The existing documentation of cash- and voucher-based responses shows that they are overwhelmingly successful in terms of their impact. People spend the money they are given sensibly, cash projects have not generally resulted in sustained price rises and women have been able to participate and have a say in how cash is spent. Cash responses have usually been found to be more cost-effective than commodity- based alternatives.

The body of experience that these conclusions are drawn from is still small and there is a need for caution. There is still only limited evidence about the likelihood of inflationary impacts if cash and voucher projects were to be implemented on a larger scale. There is also only limited evidence about their feasibility in complex emergencies. What experience there is strongly suggests, however, a case for the further develdevelopment of cash- and voucher-based approaches and for piloting their application on a larger scale.

A woman receives cash for gully control work in Somaliland

In many of the contexts in which humanitarian agencies work, there are clear concerns about putting cash into conflicts and predatory political economies. However, evidence from existing projects suggests that ways can be found to deliver and distribute cash safely, even in conflict environments. Indeed, in some situations, cash has been less prone to diversion than alternatives. Cash is both highly portable and not necessarily as visible as large-scale commodity distributions. Innovative ways have been found to minimise the risks of insecurity and corruption, and evaluations have found little evidence of insecurity or corruption relating to cashbased approaches. Since much of this evidence is context-specific, one of the generic lessons is probably the unsurprising point that there is a need for a locally nuanced understanding of particular security risks. For example, in Afghanistan and Somalia, it has been possible to use the local hawala (money transfer) system to distribute cash. In Ethiopia, Save the Children take out insurance coverage against losses in transporting cash to projects in areas where there are no banks.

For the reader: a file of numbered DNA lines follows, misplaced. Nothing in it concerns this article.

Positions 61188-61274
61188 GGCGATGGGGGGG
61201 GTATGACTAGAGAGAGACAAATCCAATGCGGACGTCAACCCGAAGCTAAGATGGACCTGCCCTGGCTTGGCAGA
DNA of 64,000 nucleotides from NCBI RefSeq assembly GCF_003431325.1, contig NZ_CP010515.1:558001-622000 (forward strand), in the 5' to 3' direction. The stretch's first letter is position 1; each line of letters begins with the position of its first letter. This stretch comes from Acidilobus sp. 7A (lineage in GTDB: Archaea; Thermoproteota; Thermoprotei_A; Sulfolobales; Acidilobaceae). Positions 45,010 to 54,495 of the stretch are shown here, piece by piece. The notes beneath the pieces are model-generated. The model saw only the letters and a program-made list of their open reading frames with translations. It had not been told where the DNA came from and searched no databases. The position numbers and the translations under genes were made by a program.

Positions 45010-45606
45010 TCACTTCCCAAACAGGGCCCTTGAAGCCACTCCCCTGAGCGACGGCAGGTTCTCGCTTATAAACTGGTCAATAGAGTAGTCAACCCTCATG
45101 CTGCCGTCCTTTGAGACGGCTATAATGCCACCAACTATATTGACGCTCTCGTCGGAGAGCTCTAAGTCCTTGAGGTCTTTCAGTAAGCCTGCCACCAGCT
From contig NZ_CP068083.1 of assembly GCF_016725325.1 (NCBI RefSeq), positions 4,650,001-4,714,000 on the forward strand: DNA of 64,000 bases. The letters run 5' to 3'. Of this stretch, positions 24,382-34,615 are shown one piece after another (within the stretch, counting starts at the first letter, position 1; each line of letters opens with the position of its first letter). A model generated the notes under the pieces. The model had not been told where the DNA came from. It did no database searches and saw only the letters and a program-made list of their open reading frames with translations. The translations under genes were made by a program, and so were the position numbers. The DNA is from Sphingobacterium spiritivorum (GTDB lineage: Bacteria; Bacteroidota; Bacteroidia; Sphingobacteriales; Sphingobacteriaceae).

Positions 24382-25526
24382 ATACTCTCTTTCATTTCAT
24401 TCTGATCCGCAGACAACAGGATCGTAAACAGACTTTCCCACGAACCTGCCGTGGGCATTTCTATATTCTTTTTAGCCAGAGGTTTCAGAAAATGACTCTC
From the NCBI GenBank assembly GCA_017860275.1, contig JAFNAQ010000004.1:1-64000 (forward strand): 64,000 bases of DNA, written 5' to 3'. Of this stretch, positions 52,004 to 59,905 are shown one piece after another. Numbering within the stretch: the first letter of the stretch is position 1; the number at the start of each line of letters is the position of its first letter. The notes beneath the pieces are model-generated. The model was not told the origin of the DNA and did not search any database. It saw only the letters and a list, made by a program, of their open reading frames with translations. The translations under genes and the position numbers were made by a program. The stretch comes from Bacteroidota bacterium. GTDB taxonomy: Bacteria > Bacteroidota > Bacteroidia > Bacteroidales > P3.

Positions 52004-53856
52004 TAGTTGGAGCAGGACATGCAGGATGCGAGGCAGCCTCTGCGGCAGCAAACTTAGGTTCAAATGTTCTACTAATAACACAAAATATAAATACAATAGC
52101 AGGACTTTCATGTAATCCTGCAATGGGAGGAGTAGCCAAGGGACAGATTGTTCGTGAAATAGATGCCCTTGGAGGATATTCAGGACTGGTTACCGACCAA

Proponents of cash and voucher-based responses also argue that cash can be an intrinsically more dignified way to provide assistance. Recipients of cash tend to prefer it to alternatives because of the greater flexibility and choice that it provides.

The way in which the architecture of the humanitarian system is currently structured seems to inhibit consideration of cash and voucher responses. There is a wider debate about the dominance of food aid in current humanitarian responses and the extent to which this is due to the continued tying of aid to food surpluses in donor countries. Outside of the UN system, there seem to be fewer barriers to considering cash and voucher responses, and NGOs and the Red Cross have led the way in their increasing use.

Conclusions

There is a strong case for investing further in the rigorous evaluation and documentation of cash and voucher based responses, in order to be able to make better informed judgements about their impact. There is also a need for humanitarian practitioners to develop the skills and capacities they need to implement cash and voucher interventions, and for the development of a body of practice and guidelines.

Show footnotes

1Harvey P (2005). Cash and vouchers in emergencies. HPG Discussion paper, February 2005

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Reference this page

Cash and Vouchers in Emergencies. Field Exchange 26, November 2005. p14. www.ennonline.net/fex/26/cash